This article contains spoilers for the first season of The Summer I Turned Pretty.

How do you react when you realize you’re living in a tragedy?

Now, you may be tempted to think of tragedy in the classical sense where the majority of the characters die by the end of the story. But tragedy can simply be an event causing great suffering, destruction, and distress. And how we react to tragedy can say a lot about us.

That initial question haunted me after my first viewing of Alfred Hitchcock’s The Birds. After nearly two hours of breakneck tension, The Birds doesn’t have a happy ending. There’s no deus ex machina for the ensemble and no satisfying explanation of why the birds are on their murderous rampage. Instead, the characters are just lucky to escape with their lives.

When you know you are going to lose, do you keep on playing the game? Do you keep fighting when defeat seems inevitable and inescapable? How do you react when you realize you’re living in a tragedy? Recently, those questions crept up on me again in an unexpected place: Amazon Prime Video’s new series The Summer I Turned Pretty. What I expected to be a typical guilty pleasure left me in an existential crisis on my couch.

Whether it be heartbreak, love triangles, or personal tragedy, Amazon’s series reminds us that hope can reach us in our hardships.

In my household, cheesy teen romances are a go-to for a feel-good time. While love triangles, first kisses, and heartbreak may not be everyone’s idea of a perfect evening, the genre is popular for a reason: almost everyone, at one point or another, has been on a journey to find love. So how did The Summer I Turned Pretty conjure such stressful emotions in me?

Isabel “Belly” Conklin is a blossoming teenager eager for “real” summer to begin upon arriving at Cousins Beach. Her older brother, Stephen, is ready to see his lifelong best friends. Their mother, Laurel, is newly divorced, which makes it difficult for her to work on her upcoming novel. The trio arrive at the palatial home of their friend Susanna and her sons, Conrad and Jeremiah, who invite the Conklin family for an extended stay every summer.

Conrad, Belly’s childhood crush, has an attitude that’s noticeably different from past summers, brooding and sulking while others enjoy the summertime fun. But despite how distant he stays from her and his family, Belly can’t resist Conrad’s charm. He embodies that mysterious magnetism of the Byronic hero. But with her dream man behaving so differently than usual, Belly’s left to wonder if he’s still the boy she fell in love with. Conrad’s attitude and actions push Belly into exploring her newfound freedom and potential in the dating scene. And as the genre promises, emotion flares and drama ensues.

As the season meanders through yacht parties and volleyball games, it builds up to the big reveal where all the characters learn what Conrad has already known and been struggling with since the spring: Susanna’s cancer is back and she’s refusing treatment. Conrad’s way of coping with this news has been partying and sulking. And so, my mind went back to The Birds. I realized that Conrad was living a tragedy: the tragedy of watching his mother slowly die.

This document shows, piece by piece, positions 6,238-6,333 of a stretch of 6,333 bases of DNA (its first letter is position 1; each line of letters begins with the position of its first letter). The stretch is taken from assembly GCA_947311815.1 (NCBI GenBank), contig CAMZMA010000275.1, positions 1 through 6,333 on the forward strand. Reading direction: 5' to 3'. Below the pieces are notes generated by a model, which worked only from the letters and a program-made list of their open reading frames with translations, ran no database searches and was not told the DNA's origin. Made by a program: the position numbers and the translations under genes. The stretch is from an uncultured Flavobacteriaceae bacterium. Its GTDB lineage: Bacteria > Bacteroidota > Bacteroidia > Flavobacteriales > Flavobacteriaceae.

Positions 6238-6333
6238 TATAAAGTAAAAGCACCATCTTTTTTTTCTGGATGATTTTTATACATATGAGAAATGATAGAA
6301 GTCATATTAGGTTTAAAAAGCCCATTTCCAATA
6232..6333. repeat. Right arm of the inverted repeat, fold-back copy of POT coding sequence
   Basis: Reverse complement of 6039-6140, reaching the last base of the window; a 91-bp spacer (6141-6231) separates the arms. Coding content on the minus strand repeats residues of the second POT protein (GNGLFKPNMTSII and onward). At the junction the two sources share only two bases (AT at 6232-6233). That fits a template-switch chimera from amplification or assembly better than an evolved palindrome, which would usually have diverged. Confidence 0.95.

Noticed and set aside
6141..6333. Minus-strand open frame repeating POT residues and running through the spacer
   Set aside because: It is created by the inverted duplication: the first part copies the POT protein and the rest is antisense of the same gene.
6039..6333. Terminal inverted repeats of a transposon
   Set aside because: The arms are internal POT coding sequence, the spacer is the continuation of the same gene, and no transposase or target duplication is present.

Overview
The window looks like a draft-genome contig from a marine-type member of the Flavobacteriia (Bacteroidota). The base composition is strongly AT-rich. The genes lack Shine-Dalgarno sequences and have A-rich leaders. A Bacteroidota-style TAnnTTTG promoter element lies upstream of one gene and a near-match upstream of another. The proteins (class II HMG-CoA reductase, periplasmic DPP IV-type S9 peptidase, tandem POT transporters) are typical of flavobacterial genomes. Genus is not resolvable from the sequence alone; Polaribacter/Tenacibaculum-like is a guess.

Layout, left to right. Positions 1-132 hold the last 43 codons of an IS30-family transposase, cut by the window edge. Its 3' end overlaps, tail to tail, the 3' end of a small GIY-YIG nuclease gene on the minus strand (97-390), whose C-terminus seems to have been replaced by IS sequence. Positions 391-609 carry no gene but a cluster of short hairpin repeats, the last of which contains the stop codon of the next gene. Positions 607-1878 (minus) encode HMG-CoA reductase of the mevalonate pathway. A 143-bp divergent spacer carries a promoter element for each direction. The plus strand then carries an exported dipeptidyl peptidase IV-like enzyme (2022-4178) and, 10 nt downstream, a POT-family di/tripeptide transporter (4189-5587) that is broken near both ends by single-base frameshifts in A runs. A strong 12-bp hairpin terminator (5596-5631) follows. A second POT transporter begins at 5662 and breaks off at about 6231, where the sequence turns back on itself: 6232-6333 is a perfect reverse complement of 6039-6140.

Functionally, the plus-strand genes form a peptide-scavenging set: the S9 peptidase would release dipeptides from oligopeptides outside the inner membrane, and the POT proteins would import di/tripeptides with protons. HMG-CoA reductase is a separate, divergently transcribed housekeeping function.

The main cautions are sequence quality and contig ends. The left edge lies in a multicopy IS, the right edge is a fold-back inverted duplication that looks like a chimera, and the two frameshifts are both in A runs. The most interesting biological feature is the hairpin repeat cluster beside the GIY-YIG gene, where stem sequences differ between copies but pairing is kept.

The Birds and The Summer I Turned Pretty are unified through tragedy. When people realize defeat is inevitable, how they react reveals their true character. Those characters who continue to fight become the heroes that audiences love to cheer on.

The book of Romans tells us that “suffering produces endurance, and endurance produces character, and character produces hope.” For a long time, Conrad has found himself in the stage of suffering with no one to talk to out of respect for his mother’s privacy. Through the mentorship of a fatherly writer, Conrad learns more about forgiving himself: he doesn’t have to blame himself for his mother’s cancer. Forgiveness, he learns, has the ability and power to free you to live the life you are meant to live. 

Although the series does not explicitly handle topics of Christianity, Conrad’s storyline showcases the transformative power of hope. Christians know that living in faith does not mean life will be easy. But having hope means that regardless of the type of day we’re having, a better day is coming. On our best days, on our worst days—a better day is coming. It may not be on this side of Heaven, but a better day is coming. It’s a slow process for him, but as Conrad learns to focus on the positive and let go of the past, viewers see his growth—even if it’s too late for him and Belly.

By the time Conrad begins approaching life with a fresh outlook, Belly has shifted her interest to his younger brother, Jeremiah. Broken out of his Byronic stance, Conrad accepts that she has moved on. Despite serving as an antagonistic force for much of the season, Conrad has finally changed, becoming a sympathetic character.

The Summer I Turned Pretty is rife with takeaways. Because of its genre, you may be tempted to view it as little more than another teen romance. But if you take the time to look at the struggles of its characters, you may just recognize the hardships we all face in life. And whether it be heartbreak, love triangles, or personal tragedy, Amazon’s series reminds us that hope can reach us in our hardships.


3 Comments

  1. I loved your article Taylor. You did a wonderful job! I’m very proud of all your accomplishments. I would love to read more of your observations.

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